- In regards to cities, people from Plymouth were least likely to drug drive, with 94% of people checking ‘none of the above’. London had the greatest number of people admitting to drug driving, with 6% saying they regularly drive after taking illegal drugs.
- In regards to regions, Greater London has the highest number of people admitting to drug driving in some form. The least likely to drug drive was tied between the South West and Scotland.
The chart above shows clearly that driving under the influence of drugs is a bigger issue with the younger population. Only a small percentage of people over the age of 55 have admitted to driving under the influence of any drugs.
Driving under the influence of prescription drugs
It is not just the case that you shouldn’t be driving after taking illegal drugs, as it is possible to break the law driving under the influence or legal prescription drugs. Many prescription drugs can greatly affect your ability to drive, so you should always check with your doctor or pharmacist whether you are able to drive on your prescribed medication.
See below a list of prescription drugs that you should be wary of when it comes to driving. We also include the legal limit you can have in your system whilst driving, if you go over this you could be prosecuted.
|Prescription Drug||Legal Driving Limit (micrograms per litre of blood)|
Drug Driving - The Effects
There is not just one way that drugs can affect your body. Different drugs will have different effects, and you should be aware of them. Drug driving is responsible for more than 1 in 20 of the fatal crashes in the UK. This will be due to the way drugs can affect your body negatively. The effects can include, but are not limited to;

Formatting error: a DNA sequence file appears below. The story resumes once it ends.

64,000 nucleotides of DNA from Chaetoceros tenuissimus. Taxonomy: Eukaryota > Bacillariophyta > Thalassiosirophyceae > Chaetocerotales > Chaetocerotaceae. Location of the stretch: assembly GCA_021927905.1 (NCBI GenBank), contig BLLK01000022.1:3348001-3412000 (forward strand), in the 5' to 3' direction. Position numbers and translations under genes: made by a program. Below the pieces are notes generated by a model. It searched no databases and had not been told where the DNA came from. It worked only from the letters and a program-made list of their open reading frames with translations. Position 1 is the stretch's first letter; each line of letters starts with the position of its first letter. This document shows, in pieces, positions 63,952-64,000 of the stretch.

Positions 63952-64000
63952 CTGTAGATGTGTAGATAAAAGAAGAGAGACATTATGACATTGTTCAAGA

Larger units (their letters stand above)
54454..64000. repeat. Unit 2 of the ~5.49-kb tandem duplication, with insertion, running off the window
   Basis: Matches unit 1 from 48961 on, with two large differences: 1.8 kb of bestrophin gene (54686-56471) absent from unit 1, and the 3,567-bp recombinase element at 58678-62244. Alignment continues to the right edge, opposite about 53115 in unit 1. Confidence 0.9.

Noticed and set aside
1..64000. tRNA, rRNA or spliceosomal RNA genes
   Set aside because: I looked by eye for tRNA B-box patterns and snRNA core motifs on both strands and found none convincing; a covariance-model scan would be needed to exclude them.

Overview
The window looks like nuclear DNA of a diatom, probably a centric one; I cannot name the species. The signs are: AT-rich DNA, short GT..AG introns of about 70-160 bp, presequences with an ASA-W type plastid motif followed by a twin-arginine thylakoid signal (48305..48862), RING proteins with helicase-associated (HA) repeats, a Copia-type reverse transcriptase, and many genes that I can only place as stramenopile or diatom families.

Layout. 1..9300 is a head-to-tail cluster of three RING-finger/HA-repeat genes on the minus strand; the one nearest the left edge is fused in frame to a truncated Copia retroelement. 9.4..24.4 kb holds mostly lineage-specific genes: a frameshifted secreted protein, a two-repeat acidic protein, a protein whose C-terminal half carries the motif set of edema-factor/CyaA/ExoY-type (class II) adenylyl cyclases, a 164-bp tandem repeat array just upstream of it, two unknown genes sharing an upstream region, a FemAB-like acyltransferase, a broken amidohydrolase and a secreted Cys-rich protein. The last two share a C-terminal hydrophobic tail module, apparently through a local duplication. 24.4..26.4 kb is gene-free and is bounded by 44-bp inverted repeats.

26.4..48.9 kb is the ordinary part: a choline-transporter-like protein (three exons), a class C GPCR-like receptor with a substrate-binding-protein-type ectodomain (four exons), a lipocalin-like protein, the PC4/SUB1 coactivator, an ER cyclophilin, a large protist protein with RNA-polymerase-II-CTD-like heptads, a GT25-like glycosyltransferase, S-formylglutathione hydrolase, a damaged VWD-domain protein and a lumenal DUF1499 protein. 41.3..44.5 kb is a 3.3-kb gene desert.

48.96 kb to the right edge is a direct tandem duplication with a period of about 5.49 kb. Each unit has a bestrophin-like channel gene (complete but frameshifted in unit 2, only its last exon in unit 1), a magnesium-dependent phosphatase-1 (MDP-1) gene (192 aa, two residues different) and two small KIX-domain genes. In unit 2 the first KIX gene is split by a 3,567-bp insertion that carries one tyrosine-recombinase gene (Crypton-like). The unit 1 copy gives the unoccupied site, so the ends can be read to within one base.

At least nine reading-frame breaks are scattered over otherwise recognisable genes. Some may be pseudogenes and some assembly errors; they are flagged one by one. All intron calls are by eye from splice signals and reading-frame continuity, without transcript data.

- Slow reactions - Slower reactions means you are less likely to avoid hazards. Cannabis is a big culprit of this. It can also affect your concentration and cause fatigue. Research has also shown that it can make you steer less accurately.
- Surge of adrenaline - Your heart can beat faster and the adrenaline can make you take bigger risks as you will feel a false sense of over confidence. MDMA, or ecstasy, is one of the drugs that can give these side effects. Cocaine can also cause over-confidence. Ecstasy can also cause panic attacks, confusion and even paranoia. All of these things would have a huge negative impact on drivers.
- Muscle paralysis - It goes without saying any bout of muscle paralysis whilst driving can be highly dangerous. Drugs including ketamine and PCP can cause this.
- Hallucinations - Many drugs can cause hallucinations, including LSD and magic mushrooms. They can also appear to slow down or speed up time and movement, which makes it almost impossible to judge the road safely.
- Drowsiness - Many prescription medications can cause drowsiness. Whilst obviously prescription drugs are legal themselves, it is illegal to be driving over the limit on prescription drugs, and with good reason. Drowsiness whilst driving can cause you much slower reaction times, reduced coordination and your ability to think clearly will be severely affected.
Drug driving facts
- You double your chance of being involved in a crash that causes serious injury or a fatality if you drive under the influence of cannabis. If you combine this with alcohol the chances increase 16x.
- The chances of being in a fatal accident or causing serious injury increases between 2x and 10x if you are under the influence of cocaine or opiates.
- Being under the influence of amphetamines increases your chances of being in a serious injury or fatal crash by between 5x and 30x.
- If you are caught and convicted of drug driving you could receive a minimum 12 month driving ban, up to 6 months in prison and an unlimited. As well as this you will have the conviction on your licence for 11 years.
- Causing death by dangerous driving whilst you are under the influence of drugs can lead to a prison sentence of 14 years.
- Police can charge someone for driving over the limit on if they had at least 1 of 16 specified drugs in their system. Half of these 16 drugs are medicinal drugs, so drivers are just as likely to be convicted for driving under the influence of a legal drug.
Unfortunately it does appear that drug driving incidents are still a major issue. Our survey shows there are plenty of people comfortable with admitting they have driven under the influence of drugs at least once, and many even admitting they drug drive regularly, it doesn’t appear that the number of drug driving incidents will decrease anytime soon.
Some of the statistics used in this article were sourced from Brake.